Netflix has confirmed it is going to get cracking down on VPN and other tricks that are used to bypass to get access to region-locked content. The online content streaming company released a sparsely worded, seemingly vague statement that didn’t seem to promise any new techniques to content providers to ensure their content was viewed in pre-selected countries only.
With Netflix vastly expanding its availability to 130 additional countries, the online content streaming company announced that it stepping up its attempts at cracking down on VPN and other bypass tricks like proxy servers that are regularly used by its subscribers who aren’t based in the United States. With an extensively splintered state of content licensing, Netflix has to strike individual deals pertaining to content licensing from its content providers for each of the country in which it is now legally accessible.
These licensing agreements are certainly cumbersome for Netflix. However, quite a few of its subscribers in many countries, have been regularly using Virtual Private Networks or VPNs and other techniques like proxy servers to access content that’s restricted in their country by the licensing agreements. The prevalence of such techniques is so common, using VPNs to access Netflix in restricted countries is referred to as “Netflix tourism,” or sampling content purportedly restricted in your area, reported DSL Reports.
While the streaming company announced the expansion of Netflix availability in 130 new countries, its executive Neil Hunt added that the company will crack down on systems that allow consumers to trick the service into showing content from other countries. Though the company’s renewed resolve may appear chivalrous, the company isn’t saying anything new, that is hasn’t said in the past. The company’s statement read the following.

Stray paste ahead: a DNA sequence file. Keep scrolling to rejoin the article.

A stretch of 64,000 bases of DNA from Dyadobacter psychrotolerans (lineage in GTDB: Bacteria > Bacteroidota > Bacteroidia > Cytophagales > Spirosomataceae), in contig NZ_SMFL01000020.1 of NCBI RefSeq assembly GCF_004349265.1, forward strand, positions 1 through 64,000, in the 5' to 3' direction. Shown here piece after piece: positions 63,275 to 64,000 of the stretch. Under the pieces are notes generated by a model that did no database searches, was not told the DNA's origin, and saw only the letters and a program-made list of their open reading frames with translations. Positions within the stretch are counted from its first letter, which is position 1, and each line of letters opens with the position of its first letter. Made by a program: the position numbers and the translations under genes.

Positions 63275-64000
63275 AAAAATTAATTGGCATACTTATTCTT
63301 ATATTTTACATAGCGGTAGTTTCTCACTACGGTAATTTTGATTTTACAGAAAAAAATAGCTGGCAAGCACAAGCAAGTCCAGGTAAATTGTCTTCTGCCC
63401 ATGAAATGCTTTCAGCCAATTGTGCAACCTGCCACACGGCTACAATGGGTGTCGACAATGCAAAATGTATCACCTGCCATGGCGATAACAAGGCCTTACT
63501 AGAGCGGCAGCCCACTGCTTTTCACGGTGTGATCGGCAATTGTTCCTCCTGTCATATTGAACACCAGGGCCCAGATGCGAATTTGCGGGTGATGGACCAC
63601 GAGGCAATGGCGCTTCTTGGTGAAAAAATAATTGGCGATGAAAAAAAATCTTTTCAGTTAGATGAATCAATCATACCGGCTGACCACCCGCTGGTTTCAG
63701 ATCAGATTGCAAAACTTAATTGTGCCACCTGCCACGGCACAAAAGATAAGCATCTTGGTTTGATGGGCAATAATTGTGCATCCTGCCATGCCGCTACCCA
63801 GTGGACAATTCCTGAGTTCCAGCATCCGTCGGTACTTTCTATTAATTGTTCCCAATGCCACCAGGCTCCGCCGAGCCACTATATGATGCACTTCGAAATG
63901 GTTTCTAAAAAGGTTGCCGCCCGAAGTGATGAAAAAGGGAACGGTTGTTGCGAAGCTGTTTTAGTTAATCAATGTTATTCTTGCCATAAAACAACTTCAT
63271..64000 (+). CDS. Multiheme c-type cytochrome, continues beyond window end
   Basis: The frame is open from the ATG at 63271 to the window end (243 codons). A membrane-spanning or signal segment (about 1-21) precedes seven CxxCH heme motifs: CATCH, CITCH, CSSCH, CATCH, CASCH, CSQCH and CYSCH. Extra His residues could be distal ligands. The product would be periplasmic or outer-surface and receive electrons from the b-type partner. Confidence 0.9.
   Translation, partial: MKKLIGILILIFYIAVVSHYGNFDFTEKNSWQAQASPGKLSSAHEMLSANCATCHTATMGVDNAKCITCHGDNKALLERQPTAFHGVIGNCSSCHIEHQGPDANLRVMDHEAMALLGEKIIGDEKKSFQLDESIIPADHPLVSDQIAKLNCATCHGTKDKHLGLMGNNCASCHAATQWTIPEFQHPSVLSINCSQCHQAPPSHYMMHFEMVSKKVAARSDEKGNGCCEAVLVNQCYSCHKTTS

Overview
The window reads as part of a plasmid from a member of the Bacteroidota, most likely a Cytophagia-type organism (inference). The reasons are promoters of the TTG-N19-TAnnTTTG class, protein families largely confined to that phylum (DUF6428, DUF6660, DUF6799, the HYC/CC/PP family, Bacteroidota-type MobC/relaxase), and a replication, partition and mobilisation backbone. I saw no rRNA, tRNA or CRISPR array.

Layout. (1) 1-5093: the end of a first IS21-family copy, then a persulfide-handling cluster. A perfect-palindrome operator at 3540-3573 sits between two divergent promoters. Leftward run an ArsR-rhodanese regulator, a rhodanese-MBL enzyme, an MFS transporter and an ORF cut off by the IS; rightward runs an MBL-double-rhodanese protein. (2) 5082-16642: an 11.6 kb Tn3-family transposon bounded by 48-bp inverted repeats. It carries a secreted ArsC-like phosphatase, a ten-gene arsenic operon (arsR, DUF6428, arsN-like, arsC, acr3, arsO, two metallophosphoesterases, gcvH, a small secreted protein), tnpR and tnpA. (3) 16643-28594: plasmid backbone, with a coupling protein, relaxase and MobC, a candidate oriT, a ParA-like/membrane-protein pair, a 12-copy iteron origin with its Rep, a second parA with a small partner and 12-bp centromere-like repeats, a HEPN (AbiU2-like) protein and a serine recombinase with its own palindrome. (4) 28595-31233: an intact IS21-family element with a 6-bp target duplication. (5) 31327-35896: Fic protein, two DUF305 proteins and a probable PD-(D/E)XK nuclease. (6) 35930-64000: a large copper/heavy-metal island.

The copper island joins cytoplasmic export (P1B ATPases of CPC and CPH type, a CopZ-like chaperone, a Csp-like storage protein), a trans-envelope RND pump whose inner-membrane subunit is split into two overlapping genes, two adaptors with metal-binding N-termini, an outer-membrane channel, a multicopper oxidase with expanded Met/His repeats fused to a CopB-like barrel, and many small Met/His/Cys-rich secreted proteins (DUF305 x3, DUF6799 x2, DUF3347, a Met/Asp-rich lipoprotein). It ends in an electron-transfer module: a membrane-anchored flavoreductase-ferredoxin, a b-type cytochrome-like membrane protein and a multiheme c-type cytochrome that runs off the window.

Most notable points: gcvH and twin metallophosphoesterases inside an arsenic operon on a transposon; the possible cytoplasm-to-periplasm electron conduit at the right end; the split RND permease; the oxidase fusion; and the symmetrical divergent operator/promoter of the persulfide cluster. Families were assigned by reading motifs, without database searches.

“Some members use proxies or ‘unblockers’ to access titles available outside their territory. To address this, we employ the same or similar measures other firms do. This technology continues to evolve and we are evolving with it. That means in coming weeks, those using proxies and unblockers will only be able to access the service in the country where they currently are. We are confident this change won’t impact members not using proxies.”
While Netflix has promised that those using VPNs or proxy servers to access content won’t be able to do so in the future, it hasn’t confirmed any new methods it has devised or adopted to curb the practice. Moreover, it hasn’t stated that its current methods work. One of the only ways to address the situation is a uniform content licensing agreement that will allow Netflix to stream the content anywhere the service is legally available.
Incidentally, Netflix has repeatedly reiterated its commitment to establish uniform content licensing across all of the 190 countries it is now legally available in. However, by the company’s own admission, such a goal may take anywhere between 10 and 20 years. Speaking on the topic, Netflix’s Vice President of Content Delivery Architecture David Fullagar said the following in a blog post.
“Netflix is making progress in licensing content across the world, but we have a ways to go before we can offer people the same films and TV series everywhere…. We look forward to offering all of our content everywhere and to consumers being able to enjoy all of Netflix without using a proxy.”
It is quite apparent that subscribers of Netflix are quite frustrated by a “discriminatory patchwork of global content availability,” shared Netflix chief content officer Ted Sarandos. Interestingly, as Netflix scales up production of its own content, the company is working towards avoiding the licensing issue or at the least, minimizing it.
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